by RISHI AGRAWAL
Most people first became aware of The Lives of Others when it upset Pan’s Labyrinth to win the Best Foreign Language Film Oscar. But the buzz on this film has been building for a long time. It won seven German film awards (called the Lolas) and won three awards, including Best Film at the European Film Awards in 2006. Although it has been at some film festivals in the United States, it officially opened earlier this month. Finally, Americans will have an answer to the burning question: is The Lives of Others really better than Pan’s Labyrinth? At the risk of not having people read the rest of this review, I will answer that question up front. No, it’s not better than Pan’s Labyrinth, in my opinion, but it’s awfully close.
The film takes place in East Germany in 1984 and follows a Stasi (East German secret police) agent named Gerd Wiesler (Ulrich Mühe), who is set to spy upon a playwright Georg Dreyman (Sebastian Koch). Dreyman is suspicious to Wiesler because is the only non-subversive East German writer who is also read in the West. But the real reason that Dreyman is being monitored is so that a party official (Thomas Thieme) can eliminate a rival suitor for a talented actress (Martina Gedeck).
Presumably, Wiesler is disturbed by this fact. Wiesler is a cold, calculating individual who believes in rooting out subversive activity for its own sake. Unlike his colleagues, he does not see it as a launching point for his career, but he does it because he thinks it is right. In the opening scene, we see Wiesler teaching a class to aspiring Stasi agents, detailing an interrogation which takes forty hours until the prisoner reveals the information.
However, something happens to Wiesler as he observes Dreyman. He becomes moved by Dreyman’s life. At one point, he even cries while listening to Dreyman play a piano sonata. Wiesler sympathizes with Dreyman, and it becomes almost a vicarious experience for him. We guess that Wiesler has never experienced anything like this before, that he has had little exposure to music or literature and monitoring someone who deals with art on a daily basis provides him with an epiphany. Unfortunately, we know very little about the background of these characters and their motivations. We can only surmise from their actions. This is a relatively minor fault of the film, and too much background could interfere with the delicate tone, but I feel like we could have used a tiny bit more exposition.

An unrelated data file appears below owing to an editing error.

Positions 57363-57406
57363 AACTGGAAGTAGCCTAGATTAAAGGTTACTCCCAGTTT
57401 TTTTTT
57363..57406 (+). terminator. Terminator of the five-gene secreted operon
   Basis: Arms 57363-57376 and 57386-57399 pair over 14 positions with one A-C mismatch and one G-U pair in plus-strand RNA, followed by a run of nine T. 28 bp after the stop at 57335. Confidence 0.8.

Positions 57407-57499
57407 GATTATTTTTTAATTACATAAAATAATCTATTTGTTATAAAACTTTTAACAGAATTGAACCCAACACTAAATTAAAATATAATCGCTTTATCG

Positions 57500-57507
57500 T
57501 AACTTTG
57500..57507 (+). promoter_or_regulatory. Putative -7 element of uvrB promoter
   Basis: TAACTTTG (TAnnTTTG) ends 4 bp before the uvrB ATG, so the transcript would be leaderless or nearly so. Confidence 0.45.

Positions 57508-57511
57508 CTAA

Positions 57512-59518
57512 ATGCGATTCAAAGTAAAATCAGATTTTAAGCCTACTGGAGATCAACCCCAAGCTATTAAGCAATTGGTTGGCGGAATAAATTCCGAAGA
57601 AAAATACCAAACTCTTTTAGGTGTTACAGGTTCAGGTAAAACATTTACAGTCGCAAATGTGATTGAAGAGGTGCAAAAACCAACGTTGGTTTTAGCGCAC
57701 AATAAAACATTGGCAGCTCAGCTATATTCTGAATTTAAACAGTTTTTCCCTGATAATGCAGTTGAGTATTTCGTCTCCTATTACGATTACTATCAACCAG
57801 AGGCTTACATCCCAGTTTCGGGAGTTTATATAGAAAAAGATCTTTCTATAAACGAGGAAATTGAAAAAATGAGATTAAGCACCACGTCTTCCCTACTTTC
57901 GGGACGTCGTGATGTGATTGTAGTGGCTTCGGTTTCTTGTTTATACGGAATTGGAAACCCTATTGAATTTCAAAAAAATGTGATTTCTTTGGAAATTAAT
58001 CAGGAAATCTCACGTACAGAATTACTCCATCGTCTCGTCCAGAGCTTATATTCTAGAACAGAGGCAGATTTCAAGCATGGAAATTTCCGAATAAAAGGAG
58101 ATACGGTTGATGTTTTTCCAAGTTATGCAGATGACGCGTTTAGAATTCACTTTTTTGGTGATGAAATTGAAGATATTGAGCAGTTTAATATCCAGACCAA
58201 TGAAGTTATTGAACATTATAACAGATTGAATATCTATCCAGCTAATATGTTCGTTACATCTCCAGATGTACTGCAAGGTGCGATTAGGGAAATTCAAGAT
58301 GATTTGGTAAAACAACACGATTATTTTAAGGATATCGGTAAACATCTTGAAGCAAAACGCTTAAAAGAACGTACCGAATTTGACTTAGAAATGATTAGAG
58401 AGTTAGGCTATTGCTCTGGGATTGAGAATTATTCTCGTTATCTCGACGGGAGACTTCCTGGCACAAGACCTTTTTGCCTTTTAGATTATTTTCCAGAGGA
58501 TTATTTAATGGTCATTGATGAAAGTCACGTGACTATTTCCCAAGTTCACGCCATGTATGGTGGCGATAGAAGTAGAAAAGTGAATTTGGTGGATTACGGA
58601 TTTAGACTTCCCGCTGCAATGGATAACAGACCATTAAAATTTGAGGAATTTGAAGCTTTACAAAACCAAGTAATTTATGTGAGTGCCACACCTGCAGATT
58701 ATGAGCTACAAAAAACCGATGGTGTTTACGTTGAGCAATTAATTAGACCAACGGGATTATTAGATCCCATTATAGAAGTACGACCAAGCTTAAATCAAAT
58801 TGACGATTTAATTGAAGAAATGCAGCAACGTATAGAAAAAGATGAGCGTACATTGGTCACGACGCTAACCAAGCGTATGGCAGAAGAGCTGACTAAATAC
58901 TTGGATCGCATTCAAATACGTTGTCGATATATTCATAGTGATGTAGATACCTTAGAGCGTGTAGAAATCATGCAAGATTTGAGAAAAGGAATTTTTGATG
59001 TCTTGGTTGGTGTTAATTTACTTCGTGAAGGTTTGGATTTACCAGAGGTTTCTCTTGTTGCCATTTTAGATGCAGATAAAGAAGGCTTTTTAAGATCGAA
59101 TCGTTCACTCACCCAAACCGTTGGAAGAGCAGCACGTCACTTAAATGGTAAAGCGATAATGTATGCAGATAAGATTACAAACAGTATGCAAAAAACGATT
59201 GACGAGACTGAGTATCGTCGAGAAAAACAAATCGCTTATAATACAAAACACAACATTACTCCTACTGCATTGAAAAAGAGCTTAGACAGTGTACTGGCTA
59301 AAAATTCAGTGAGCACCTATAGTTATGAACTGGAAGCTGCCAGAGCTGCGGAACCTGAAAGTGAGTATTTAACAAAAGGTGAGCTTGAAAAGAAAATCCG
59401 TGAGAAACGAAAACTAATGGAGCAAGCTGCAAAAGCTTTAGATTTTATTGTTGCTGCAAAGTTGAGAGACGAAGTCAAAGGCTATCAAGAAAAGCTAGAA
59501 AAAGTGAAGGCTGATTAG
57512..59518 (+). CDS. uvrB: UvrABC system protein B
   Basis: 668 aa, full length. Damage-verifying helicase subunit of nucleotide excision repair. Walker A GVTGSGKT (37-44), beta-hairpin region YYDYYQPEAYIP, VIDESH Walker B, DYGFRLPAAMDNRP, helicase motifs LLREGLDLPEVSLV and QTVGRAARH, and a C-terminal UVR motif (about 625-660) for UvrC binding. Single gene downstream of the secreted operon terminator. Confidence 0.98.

Despite the fact that we have no explanation for Wiesler’s transformation, it still remains the center of the film and easily the most fascinating part. Perhaps my need to know more about Wiesler is that I want to know what drives him and how he got to this point in his life with such detachment from the people around him. Wiesler starts out in the audience for Dreyman’s life and slowly becomes the director, manipulating the characters around him without their knowledge. Perhaps Wiesler’s motives are sinister and perhaps they are paternalistic, but I think that, even when Wiesler acts as a director, he is still in the audience. In a way, he wants to make sure he gets a good show.
The bleakness of this film oozes from the screen, from the stark cinematography to the perpetual sadness that seems to surround most of the characters. Those that do not approve of the totalitarian regime must carry out their protests in subtle ways. It would have been easy to make this a film about paranoia, but the characters realize that the omnipresence of the Stasi is almost inevitable. That is not to say that the characters do not take risks, but they remain aware of the consequences.
The other problem with the film is also relatively minor. The film reaches a logical and satisfying conclusion, but yet the film continues after that point. I have never been a fan of epilogues, but probably because I rarely see them handled well. Without giving too much away, I will say that the epilogue is interesting from a historical standpoint, but from a dramatic perspective, it seems unnecessary.
3 1/2 stars